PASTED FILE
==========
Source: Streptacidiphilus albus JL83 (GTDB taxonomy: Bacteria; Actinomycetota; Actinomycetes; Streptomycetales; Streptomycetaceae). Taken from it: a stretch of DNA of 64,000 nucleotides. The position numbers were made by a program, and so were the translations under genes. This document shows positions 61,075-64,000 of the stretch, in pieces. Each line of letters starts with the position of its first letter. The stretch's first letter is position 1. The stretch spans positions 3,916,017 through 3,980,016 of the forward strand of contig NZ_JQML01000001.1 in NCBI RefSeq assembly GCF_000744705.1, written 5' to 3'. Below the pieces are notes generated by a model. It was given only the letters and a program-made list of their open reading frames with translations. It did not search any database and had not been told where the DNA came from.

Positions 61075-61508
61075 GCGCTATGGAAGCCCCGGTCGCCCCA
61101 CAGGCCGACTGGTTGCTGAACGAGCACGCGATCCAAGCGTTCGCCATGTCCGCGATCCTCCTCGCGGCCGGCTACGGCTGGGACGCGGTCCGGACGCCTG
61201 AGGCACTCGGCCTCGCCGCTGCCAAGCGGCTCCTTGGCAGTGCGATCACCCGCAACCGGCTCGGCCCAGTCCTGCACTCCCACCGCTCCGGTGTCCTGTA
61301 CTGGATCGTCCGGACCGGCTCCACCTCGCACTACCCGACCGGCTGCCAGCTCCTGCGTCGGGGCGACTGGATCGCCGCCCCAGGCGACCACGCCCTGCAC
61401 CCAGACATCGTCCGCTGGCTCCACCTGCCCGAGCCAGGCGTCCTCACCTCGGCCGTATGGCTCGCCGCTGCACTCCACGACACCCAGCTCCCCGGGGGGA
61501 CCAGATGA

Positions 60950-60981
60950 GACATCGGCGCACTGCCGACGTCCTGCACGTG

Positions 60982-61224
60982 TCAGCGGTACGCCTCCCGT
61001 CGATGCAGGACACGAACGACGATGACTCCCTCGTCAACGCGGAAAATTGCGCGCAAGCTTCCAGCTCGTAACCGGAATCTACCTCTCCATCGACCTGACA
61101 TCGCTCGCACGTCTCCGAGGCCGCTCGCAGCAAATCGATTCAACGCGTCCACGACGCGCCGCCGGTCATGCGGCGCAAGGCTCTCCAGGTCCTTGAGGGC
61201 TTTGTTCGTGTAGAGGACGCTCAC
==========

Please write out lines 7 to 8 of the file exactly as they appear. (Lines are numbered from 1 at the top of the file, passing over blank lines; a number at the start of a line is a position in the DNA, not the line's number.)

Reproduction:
61401 CCAGACATCGTCCGCTGGCTCCACCTGCCCGAGCCAGGCGTCCTCACCTCGGCCGTATGGCTCGCCGCTGCACTCCACGACACCCAGCTCCCCGGGGGGA
61501 CCAGATGA